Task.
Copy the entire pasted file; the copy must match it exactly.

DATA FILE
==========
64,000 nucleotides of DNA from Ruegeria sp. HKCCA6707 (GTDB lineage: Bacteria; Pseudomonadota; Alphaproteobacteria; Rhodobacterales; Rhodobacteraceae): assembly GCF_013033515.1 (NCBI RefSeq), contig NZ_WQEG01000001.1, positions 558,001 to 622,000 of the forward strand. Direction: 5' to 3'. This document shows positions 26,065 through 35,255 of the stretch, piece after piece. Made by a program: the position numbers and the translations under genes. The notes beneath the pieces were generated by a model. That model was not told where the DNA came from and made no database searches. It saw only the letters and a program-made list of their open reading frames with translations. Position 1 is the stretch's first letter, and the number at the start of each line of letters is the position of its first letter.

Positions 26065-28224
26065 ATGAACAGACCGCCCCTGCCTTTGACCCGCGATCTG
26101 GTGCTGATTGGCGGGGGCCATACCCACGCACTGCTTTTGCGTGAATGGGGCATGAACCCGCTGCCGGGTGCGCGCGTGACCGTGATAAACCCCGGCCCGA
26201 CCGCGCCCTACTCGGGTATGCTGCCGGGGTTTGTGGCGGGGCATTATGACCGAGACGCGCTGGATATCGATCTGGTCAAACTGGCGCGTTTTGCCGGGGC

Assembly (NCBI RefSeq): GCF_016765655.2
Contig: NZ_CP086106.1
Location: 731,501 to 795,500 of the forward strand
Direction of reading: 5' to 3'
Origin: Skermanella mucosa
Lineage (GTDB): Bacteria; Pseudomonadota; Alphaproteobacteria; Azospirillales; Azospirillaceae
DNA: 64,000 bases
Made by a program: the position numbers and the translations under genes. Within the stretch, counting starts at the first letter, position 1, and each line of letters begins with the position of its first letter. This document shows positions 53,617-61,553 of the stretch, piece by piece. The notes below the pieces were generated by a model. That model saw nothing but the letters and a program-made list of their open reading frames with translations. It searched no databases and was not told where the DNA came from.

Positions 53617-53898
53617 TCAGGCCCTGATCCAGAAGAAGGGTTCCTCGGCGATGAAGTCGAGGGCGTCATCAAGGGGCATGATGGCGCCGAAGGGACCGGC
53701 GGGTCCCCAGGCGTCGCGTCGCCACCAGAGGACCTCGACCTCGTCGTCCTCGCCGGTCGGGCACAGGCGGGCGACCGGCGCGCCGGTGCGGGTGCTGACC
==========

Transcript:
64,000 nucleotides of DNA from Ruegeria sp. HKCCA6707 (GTDB lineage: Bacteria; Pseudomonadota; Alphaproteobacteria; Rhodobacterales; Rhodobacteraceae): assembly GCF_013033515.1 (NCBI RefSeq), contig NZ_WQEG01000001.1, positions 558,001 to 622,000 of the forward strand. Direction: 5' to 3'. This document shows positions 26,065 through 35,255 of the stretch, piece after piece. Made by a program: the position numbers and the translations under genes. The notes beneath the pieces were generated by a model. That model was not told where the DNA came from and made no database searches. It saw only the letters and a program-made list of their open reading frames with translations. Position 1 is the stretch's first letter, and the number at the start of each line of letters is the position of its first letter.

Positions 26065-28224
26065 ATGAACAGACCGCCCCTGCCTTTGACCCGCGATCTG
26101 GTGCTGATTGGCGGGGGCCATACCCACGCACTGCTTTTGCGTGAATGGGGCATGAACCCGCTGCCGGGTGCGCGCGTGACCGTGATAAACCCCGGCCCGA
26201 CCGCGCCCTACTCGGGTATGCTGCCGGGGTTTGTGGCGGGGCATTATGACCGAGACGCGCTGGATATCGATCTGGTCAAACTGGCGCGTTTTGCCGGGGC

Assembly (NCBI RefSeq): GCF_016765655.2
Contig: NZ_CP086106.1
Location: 731,501 to 795,500 of the forward strand
Direction of reading: 5' to 3'
Origin: Skermanella mucosa
Lineage (GTDB): Bacteria; Pseudomonadota; Alphaproteobacteria; Azospirillales; Azospirillaceae
DNA: 64,000 bases
Made by a program: the position numbers and the translations under genes. Within the stretch, counting starts at the first letter, position 1, and each line of letters begins with the position of its first letter. This document shows positions 53,617-61,553 of the stretch, piece by piece. The notes below the pieces were generated by a model. That model saw nothing but the letters and a program-made list of their open reading frames with translations. It searched no databases and was not told where the DNA came from.

Positions 53617-53898
53617 TCAGGCCCTGATCCAGAAGAAGGGTTCCTCGGCGATGAAGTCGAGGGCGTCATCAAGGGGCATGATGGCGCCGAAGGGACCGGC
53701 GGGTCCCCAGGCGTCGCGTCGCCACCAGAGGACCTCGACCTCGTCGTCCTCGCCGGTCGGGCACAGGCGGGCGACCGGCGCGCCGGTGCGGGTGCTGACC